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Susan Suleiman: Daughter of History

Susan Rubin Suleiman’s Daughter of History: A Memoir will be published by Stanford University Press in May. In this in-person lecture and discussion, she shares a chapter from her forthcoming book. Years ago, she wrote the brief memoir My War in Four Episodes, which appeared in a chapter in the collection “Shaping Losses: Cultural Memory and the Holocaust,” edited by Julia Epstein and Lori Hope Lefkovitz. But research for her book-length memoir on the events in Budapest in the spring, summer and fall of 1944 made her realize that the episodes she recounted there may have occurred in a different order than she had remembered. The class will read the chapter in her forthcoming memoir where she reworks the older text to consider the vagaries of memory and its relation to history. Professor Suleiman’s work highlights how we can misremember, how historical research leads to correcting mistakes, and the large subject of rewriting and revising memories.

About this series: 
American University’s Jewish Studies Program hosts the new series Acts of Remembrance: Shaping Holocaust Memory in the Twenty-First Century during spring semester 2023. Highlighting new books whose authors move back and forth between the present and the past, the series explores Holocaust history and memory from different perspectives. Some, written by survivors, their children, or grandchildren, recount the intertwined narratives of what happened to their families during the Holocaust, how they discovered this history, and how those experiences resonated in their lives. In others, journalists and scholars uncover untold stories of the Holocaust while relating how they came to discover these new narratives.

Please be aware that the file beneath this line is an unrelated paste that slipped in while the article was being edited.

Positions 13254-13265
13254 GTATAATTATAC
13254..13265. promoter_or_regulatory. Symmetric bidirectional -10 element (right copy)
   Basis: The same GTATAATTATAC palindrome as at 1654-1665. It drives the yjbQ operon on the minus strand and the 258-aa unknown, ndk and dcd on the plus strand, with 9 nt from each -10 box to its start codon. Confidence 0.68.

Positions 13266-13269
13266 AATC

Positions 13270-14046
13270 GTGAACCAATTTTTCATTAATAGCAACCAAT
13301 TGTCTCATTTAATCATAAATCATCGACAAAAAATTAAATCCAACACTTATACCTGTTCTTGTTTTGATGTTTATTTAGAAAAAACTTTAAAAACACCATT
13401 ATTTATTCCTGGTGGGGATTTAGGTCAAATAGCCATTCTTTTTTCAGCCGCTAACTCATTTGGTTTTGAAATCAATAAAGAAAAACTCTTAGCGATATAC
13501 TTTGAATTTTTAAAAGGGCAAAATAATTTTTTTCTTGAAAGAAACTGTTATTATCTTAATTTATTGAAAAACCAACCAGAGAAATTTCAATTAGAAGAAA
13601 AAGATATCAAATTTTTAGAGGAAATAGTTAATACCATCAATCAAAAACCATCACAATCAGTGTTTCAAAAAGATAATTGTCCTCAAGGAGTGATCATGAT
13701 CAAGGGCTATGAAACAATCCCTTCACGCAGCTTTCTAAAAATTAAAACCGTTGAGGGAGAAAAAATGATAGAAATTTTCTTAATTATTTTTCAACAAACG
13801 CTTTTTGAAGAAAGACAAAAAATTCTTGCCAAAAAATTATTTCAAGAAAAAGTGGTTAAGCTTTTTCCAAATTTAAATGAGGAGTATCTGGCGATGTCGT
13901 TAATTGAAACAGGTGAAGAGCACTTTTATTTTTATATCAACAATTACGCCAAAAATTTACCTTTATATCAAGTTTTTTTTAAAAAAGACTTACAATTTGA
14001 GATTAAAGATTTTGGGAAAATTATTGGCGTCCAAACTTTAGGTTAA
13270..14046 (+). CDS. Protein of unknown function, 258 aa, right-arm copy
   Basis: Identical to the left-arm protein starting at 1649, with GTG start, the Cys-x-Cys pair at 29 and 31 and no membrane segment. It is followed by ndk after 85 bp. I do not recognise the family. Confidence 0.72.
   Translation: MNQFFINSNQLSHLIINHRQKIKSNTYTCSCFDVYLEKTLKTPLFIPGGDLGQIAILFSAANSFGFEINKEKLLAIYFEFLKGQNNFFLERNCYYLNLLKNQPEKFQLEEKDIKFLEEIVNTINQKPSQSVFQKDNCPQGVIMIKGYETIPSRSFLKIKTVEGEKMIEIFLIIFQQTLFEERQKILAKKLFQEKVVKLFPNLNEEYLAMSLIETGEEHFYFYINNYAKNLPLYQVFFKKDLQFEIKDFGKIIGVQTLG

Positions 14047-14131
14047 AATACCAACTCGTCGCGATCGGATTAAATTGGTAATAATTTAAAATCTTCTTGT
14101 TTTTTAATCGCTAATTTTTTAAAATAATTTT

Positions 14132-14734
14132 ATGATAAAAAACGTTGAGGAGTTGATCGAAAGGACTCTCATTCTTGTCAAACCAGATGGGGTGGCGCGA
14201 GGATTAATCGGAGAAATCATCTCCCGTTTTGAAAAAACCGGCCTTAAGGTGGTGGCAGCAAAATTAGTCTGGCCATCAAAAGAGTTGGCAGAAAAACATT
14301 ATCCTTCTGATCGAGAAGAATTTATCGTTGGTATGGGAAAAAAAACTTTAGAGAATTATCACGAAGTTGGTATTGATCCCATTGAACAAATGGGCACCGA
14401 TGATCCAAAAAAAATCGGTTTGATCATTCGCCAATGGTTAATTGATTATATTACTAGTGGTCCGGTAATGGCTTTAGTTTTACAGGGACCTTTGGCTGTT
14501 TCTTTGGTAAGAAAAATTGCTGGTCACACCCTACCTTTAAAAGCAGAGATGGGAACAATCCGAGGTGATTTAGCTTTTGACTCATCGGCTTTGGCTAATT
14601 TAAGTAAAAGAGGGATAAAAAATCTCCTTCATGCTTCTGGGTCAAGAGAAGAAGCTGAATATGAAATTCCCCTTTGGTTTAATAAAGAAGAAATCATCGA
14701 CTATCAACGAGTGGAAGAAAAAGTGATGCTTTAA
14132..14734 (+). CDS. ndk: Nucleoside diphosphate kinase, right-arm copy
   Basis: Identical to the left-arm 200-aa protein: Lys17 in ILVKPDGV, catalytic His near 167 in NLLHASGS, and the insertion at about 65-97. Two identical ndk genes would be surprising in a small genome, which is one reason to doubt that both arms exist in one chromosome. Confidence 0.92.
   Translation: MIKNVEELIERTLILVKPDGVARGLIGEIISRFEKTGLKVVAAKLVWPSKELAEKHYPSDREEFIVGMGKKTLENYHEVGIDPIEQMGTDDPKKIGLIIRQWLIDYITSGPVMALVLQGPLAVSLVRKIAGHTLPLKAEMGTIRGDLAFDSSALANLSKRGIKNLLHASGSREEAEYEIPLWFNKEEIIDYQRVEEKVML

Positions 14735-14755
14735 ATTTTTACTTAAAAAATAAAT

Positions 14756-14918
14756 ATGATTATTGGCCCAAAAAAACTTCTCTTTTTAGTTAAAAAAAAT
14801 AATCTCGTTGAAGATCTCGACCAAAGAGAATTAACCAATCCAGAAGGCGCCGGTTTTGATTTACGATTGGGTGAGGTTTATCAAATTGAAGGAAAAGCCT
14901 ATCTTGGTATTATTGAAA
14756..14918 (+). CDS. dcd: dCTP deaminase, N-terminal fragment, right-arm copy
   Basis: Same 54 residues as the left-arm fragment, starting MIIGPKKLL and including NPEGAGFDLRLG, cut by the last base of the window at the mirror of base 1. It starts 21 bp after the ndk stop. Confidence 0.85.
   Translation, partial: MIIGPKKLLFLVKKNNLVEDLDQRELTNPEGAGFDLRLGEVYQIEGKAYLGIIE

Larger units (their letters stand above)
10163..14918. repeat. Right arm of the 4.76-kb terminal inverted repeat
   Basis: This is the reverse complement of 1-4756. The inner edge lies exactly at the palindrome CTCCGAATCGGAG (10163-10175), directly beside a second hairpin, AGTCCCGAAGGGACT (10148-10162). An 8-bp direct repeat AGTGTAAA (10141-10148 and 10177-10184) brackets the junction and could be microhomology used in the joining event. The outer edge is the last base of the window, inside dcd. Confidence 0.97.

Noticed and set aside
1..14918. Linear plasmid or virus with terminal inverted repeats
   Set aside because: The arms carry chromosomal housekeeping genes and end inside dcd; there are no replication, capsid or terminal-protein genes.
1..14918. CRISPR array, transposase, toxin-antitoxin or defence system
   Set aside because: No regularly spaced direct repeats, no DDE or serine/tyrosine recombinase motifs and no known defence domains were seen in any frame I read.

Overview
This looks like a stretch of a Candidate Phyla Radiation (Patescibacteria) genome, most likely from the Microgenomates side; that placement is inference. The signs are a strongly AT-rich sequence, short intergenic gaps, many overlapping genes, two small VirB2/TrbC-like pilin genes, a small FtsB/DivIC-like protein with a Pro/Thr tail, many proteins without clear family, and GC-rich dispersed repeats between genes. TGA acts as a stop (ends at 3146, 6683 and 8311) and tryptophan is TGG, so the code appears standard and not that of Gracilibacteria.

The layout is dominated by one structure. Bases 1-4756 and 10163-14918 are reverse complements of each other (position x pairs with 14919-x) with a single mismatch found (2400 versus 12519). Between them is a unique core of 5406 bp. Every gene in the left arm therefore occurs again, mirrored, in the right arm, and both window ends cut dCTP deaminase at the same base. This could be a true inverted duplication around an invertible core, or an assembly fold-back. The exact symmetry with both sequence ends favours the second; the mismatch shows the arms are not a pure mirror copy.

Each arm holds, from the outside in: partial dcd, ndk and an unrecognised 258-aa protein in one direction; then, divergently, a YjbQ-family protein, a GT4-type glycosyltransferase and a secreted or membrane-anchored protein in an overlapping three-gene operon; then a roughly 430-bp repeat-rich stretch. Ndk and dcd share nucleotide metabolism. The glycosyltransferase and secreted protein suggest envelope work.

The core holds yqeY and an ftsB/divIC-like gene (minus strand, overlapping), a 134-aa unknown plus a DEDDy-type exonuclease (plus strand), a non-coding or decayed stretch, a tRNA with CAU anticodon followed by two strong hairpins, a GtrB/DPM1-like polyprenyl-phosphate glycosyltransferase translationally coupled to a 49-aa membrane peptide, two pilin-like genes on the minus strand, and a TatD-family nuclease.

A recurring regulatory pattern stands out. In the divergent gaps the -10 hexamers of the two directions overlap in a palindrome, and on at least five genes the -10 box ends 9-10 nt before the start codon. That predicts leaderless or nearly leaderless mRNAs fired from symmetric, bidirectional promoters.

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Susan Rubin Suleiman

Susan Rubin Suleiman is the C. Douglas Dillon Research Professor (Emerita) of the Civilization of France and Research Professor of Comparative Literature at Harvard University. Born in Budapest, she emigrated to the United States as a child with her parents. She obtained her B.A. from Barnard College and her Ph.D. from Harvard University, and joined the Harvard faculty in 1981. Among her dozen books and more than 100 articles, Suleiman has written The Némirovsky Question: The Life, Death, and Legacy of a Jewish Writer in 20th-Century France (Yale University Press). The recipient of numerous honors, Suleiman has held a Guggenheim Fellowship, received France’s highest honor the Légion d’Honneur, and was a Shapiro Senior Scholar-in-Residence at the Mandel Center for Advanced Holocaust Studies of the U.S. Holocaust Memorial Museum in Washington, D.C.
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